My contribution to the Washington Post Business Section quarterly investing section came out late yesterday. Its a commentary that we have been harping on here for a while:
Here’s an excerpt from the column: Investors’ 10 most common mistakes
“Whenever there is turmoil in the markets, my phone lights up with calls from journalists, investors and potential clients. They are typically in a panic about the crisis of the moment and are calling for my take on the situation. In my decades as an investor and analyst on Wall Street, I have learned that panics come and go. They turn out not to be the main cause of investors’ financial setbacks.
Rather, what hurts most investors most is a failure to understand the basics of investing. Not grasping the simple mathematical drivers of returns invariably leads to very costly errors. The best time to make an investment plan is before a crisis, not during it. When the sky turns cloudy, you should follow your plan, including all “exit strategies.”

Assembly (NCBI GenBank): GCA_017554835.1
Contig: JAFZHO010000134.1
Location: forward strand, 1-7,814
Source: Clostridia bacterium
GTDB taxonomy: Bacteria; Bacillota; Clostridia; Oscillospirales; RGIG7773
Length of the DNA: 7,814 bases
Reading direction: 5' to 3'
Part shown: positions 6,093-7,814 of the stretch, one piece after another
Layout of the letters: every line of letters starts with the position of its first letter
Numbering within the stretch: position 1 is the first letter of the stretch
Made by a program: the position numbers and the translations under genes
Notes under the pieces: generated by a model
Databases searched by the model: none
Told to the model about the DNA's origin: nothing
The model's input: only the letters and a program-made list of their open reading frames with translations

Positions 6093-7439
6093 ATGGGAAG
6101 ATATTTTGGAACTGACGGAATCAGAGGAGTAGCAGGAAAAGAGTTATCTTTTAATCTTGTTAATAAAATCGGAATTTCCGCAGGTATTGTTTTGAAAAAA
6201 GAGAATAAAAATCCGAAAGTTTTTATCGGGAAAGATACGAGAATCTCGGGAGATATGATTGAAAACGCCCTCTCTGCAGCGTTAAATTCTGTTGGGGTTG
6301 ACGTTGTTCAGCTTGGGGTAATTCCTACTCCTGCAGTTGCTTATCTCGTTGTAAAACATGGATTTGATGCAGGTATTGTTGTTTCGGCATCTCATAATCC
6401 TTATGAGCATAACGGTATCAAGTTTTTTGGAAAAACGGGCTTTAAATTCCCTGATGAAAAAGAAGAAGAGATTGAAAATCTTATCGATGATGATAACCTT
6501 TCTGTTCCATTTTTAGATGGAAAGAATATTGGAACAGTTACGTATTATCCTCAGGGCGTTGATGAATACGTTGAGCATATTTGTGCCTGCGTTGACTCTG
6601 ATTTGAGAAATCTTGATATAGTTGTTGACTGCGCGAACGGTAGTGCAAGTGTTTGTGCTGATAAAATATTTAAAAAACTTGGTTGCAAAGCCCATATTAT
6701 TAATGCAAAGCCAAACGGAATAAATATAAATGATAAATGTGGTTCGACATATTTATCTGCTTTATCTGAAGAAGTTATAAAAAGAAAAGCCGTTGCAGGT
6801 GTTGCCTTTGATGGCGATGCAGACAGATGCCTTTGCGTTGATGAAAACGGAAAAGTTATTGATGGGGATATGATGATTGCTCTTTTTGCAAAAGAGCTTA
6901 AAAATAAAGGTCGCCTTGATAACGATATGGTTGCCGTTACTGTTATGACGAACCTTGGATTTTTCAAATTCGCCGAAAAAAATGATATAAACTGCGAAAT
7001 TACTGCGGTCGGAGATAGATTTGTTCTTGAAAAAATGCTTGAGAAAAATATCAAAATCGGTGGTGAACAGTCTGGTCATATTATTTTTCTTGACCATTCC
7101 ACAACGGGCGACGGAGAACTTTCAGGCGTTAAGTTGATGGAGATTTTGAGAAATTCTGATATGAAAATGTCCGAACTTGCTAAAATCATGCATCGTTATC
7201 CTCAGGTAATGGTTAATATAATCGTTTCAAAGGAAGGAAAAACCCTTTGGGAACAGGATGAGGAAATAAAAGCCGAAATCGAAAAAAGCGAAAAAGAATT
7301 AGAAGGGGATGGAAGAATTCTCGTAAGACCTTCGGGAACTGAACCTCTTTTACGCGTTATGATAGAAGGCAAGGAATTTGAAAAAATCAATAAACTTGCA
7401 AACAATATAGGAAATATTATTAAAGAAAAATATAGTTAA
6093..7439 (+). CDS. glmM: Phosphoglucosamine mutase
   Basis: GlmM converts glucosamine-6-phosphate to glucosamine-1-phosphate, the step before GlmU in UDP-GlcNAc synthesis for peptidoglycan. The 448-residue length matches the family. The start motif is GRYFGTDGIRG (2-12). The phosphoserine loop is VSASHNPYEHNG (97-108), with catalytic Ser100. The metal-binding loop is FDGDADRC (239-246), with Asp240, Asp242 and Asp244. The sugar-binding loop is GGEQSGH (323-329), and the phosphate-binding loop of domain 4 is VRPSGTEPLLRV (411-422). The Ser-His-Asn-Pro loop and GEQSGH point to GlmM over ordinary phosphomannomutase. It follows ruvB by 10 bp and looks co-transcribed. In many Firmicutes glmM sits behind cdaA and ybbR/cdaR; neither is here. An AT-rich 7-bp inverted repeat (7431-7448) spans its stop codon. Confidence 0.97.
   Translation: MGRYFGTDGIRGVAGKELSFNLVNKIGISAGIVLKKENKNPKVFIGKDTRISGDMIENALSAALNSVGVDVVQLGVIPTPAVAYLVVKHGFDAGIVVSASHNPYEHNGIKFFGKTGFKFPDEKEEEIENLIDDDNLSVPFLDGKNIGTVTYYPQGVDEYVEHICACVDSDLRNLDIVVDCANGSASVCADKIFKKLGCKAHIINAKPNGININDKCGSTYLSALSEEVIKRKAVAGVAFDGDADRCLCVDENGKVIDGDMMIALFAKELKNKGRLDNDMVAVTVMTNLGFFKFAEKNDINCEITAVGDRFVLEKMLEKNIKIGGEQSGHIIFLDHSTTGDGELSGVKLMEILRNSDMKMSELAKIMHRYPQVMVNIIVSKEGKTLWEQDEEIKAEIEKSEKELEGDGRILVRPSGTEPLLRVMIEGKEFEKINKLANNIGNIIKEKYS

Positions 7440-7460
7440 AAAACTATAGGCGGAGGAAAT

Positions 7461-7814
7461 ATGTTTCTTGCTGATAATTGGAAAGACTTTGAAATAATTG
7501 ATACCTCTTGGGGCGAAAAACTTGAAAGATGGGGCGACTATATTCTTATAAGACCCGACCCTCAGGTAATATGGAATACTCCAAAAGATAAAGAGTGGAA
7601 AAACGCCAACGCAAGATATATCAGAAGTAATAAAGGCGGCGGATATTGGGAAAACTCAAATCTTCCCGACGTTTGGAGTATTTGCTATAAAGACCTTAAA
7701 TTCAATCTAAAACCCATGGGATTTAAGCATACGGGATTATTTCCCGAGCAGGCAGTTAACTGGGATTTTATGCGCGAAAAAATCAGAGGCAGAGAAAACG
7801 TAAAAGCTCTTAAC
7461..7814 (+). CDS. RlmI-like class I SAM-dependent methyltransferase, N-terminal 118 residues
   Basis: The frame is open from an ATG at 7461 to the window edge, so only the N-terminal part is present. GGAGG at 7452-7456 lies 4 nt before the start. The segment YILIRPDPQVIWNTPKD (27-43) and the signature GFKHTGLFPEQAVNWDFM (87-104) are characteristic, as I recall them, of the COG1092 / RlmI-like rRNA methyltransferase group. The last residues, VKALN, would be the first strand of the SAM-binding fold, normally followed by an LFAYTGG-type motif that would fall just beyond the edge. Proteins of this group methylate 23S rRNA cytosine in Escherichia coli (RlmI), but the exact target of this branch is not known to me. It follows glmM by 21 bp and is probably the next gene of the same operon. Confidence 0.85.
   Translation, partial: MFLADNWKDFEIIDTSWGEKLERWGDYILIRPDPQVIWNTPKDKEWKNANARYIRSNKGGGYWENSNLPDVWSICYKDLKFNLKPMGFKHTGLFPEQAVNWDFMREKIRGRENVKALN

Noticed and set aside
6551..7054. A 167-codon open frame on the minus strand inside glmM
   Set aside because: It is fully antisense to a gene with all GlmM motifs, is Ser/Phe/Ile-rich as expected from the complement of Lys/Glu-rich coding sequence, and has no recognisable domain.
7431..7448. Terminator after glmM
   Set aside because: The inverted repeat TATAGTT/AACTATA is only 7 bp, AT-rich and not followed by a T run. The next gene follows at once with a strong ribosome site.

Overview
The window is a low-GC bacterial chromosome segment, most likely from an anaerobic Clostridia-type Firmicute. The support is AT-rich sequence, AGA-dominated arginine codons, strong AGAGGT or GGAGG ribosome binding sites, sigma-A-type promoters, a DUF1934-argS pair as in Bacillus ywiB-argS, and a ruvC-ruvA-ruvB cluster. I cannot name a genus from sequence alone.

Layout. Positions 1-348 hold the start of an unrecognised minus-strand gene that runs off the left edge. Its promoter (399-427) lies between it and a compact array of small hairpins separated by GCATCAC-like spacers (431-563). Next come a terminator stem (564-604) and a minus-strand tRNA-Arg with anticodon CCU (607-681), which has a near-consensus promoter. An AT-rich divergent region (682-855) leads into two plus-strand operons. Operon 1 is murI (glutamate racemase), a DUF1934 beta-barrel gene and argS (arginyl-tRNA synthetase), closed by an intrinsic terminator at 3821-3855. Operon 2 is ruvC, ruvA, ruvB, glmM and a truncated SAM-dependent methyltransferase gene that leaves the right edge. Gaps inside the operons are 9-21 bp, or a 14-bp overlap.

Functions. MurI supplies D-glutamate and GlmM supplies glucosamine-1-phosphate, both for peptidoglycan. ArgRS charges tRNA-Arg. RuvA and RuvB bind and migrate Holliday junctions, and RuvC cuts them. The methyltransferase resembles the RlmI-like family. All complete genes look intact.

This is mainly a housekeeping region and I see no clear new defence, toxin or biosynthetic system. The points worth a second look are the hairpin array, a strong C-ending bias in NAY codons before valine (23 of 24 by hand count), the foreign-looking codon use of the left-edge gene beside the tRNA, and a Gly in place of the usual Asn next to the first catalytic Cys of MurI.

Consider these 10 points in the context of your own discretionary investments, 401(k)s and IRAs. Identify any errors you are making, and fix them now — before the next storm hits…”
I posted a more detailed digression on the blog this past 10 days of each of the bullet points in my list. You can see those 10 items here: Top 10 Investor Errors.
Investors’ 10 most common mistakes
Washington Post, July 11 2012
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